On May 30, 1987, a giant coal truck (having tires seven feet tall) was hit by lightning at a strip mine near Providence, Kentucky. The six-wheel, 177,000 pound truck "felt like it had been picked up and set down, and shook all over." One of the six $4,000 steel-belted tires was blown from the rim and landed 30 feet away, another was turned inside out and a third went flat, leaving only one of the four rear tires intact. (Contrary to popular belief, the "rubber tires" of a car or truck do NOT protect people from lightning. Instead, the metal covering of the vehicle usually protects the occupants by conducting the electrical discharge across the vehicle and down into the ground.)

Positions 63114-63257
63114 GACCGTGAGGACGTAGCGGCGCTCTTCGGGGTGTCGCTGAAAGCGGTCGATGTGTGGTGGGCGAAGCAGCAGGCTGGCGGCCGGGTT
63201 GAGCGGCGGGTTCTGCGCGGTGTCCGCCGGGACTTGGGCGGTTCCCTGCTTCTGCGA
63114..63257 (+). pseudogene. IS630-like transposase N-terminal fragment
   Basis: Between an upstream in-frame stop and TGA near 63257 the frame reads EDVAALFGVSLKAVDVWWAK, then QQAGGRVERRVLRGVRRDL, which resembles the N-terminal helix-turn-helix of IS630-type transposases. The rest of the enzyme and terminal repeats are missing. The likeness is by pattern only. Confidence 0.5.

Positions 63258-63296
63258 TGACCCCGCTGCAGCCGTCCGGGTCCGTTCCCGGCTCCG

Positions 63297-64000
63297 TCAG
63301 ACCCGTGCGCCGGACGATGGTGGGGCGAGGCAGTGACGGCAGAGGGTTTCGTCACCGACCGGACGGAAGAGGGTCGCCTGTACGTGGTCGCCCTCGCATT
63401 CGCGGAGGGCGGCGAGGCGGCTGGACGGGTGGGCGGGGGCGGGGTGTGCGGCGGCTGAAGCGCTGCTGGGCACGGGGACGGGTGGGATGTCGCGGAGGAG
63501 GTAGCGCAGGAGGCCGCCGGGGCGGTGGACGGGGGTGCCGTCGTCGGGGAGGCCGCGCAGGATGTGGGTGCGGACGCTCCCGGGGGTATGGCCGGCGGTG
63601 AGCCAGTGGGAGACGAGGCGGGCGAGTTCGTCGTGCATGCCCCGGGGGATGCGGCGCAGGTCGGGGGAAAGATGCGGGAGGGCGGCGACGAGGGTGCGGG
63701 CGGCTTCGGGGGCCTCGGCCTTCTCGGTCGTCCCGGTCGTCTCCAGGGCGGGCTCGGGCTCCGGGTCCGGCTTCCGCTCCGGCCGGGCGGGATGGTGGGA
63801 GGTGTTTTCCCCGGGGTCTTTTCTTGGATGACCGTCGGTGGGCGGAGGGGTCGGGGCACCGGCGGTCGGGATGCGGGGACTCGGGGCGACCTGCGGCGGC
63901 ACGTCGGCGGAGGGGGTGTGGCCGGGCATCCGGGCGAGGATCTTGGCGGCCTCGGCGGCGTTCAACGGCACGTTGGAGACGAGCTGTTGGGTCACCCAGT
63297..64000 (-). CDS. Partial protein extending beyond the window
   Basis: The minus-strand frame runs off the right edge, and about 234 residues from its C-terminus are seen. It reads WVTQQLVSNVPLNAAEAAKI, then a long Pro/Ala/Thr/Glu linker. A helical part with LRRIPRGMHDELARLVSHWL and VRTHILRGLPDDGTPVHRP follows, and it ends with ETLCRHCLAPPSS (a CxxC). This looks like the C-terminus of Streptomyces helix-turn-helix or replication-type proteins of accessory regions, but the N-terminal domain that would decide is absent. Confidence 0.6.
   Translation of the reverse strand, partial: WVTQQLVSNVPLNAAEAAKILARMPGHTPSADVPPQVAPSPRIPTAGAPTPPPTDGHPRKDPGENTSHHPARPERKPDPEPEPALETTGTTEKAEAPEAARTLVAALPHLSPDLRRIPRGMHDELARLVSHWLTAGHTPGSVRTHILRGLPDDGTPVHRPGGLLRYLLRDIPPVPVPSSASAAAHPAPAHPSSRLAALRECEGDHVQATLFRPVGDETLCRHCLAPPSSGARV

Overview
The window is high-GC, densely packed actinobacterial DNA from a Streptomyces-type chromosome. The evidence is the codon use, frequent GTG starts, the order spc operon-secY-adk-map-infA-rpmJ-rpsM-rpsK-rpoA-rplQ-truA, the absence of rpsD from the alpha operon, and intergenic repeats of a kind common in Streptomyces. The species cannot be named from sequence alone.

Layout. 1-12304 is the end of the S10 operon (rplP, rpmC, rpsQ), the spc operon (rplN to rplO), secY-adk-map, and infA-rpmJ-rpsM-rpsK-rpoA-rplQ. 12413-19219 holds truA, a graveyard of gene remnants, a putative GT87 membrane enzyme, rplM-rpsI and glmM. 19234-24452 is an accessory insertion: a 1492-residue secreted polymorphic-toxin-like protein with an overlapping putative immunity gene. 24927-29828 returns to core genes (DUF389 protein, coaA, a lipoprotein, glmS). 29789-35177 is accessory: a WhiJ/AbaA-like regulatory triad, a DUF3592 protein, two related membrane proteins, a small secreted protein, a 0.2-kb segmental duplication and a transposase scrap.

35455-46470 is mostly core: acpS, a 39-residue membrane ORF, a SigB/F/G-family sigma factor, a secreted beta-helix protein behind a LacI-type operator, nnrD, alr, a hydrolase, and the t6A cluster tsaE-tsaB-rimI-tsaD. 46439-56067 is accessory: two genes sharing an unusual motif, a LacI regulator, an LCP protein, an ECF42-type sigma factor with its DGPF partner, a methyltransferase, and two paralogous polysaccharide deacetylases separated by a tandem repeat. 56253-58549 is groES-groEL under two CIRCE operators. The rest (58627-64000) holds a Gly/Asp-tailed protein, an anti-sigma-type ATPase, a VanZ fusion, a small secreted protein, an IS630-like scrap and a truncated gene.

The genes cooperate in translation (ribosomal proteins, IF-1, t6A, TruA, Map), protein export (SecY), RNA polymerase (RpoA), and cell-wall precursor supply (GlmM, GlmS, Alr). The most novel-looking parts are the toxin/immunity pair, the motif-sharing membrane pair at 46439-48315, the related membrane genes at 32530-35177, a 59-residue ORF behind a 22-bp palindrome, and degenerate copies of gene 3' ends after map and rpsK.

Lightning Safety Rules
Lightning normally strikes the tallest object in an area, and is particularly attracted to metal and objects near or on water. In other words, lightning loves three things: height, metal and water. Also history has shown that lightning's most likely targets are tall, isolated structures that are close to water, such as hilltops, swimming pools and lakes. These safety rules will help save your life:
  • If inside a building or a metal-enclosed vehicle, remain inside.
  • Inside a home, avoid using telephones and electrical appliances.
  • If outside, seek cover in a large enclosed building or metal-enclosed vehicle.
  • If outside and there is not time to reach a large enclosed building or metal-enclosed vehicle, follow these rules: